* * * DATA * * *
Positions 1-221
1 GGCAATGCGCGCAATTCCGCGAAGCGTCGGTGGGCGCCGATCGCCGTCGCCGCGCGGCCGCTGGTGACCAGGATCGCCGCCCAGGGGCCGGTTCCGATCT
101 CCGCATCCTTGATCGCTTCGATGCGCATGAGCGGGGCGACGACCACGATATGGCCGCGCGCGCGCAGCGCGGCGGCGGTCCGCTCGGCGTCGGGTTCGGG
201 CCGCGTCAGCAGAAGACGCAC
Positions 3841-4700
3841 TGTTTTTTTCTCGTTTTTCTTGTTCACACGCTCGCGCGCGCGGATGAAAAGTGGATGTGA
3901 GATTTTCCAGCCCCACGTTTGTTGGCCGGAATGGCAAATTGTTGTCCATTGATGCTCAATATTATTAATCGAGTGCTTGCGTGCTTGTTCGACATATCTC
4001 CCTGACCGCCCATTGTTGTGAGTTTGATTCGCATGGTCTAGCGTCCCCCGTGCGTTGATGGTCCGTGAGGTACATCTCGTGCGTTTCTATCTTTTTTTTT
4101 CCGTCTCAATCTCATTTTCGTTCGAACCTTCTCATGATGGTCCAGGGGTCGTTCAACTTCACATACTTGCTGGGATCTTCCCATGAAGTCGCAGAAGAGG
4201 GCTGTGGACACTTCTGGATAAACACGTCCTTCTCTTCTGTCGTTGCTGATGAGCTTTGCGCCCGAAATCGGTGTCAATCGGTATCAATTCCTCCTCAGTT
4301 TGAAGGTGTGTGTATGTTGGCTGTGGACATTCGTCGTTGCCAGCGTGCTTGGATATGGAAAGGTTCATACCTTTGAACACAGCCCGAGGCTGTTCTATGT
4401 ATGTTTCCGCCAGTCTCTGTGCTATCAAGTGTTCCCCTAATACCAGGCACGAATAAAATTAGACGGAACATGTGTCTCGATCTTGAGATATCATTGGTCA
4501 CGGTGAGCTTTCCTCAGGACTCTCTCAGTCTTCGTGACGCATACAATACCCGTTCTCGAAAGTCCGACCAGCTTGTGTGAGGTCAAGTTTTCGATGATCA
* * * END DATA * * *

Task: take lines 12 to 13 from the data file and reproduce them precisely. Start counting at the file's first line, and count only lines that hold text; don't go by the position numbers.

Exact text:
4401 ATGTTTCCGCCAGTCTCTGTGCTATCAAGTGTTCCCCTAATACCAGGCACGAATAAAATTAGACGGAACATGTGTCTCGATCTTGAGATATCATTGGTCA
4501 CGGTGAGCTTTCCTCAGGACTCTCTCAGTCTTCGTGACGCATACAATACCCGTTCTCGAAAGTCCGACCAGCTTGTGTGAGGTCAAGTTTTCGATGATCA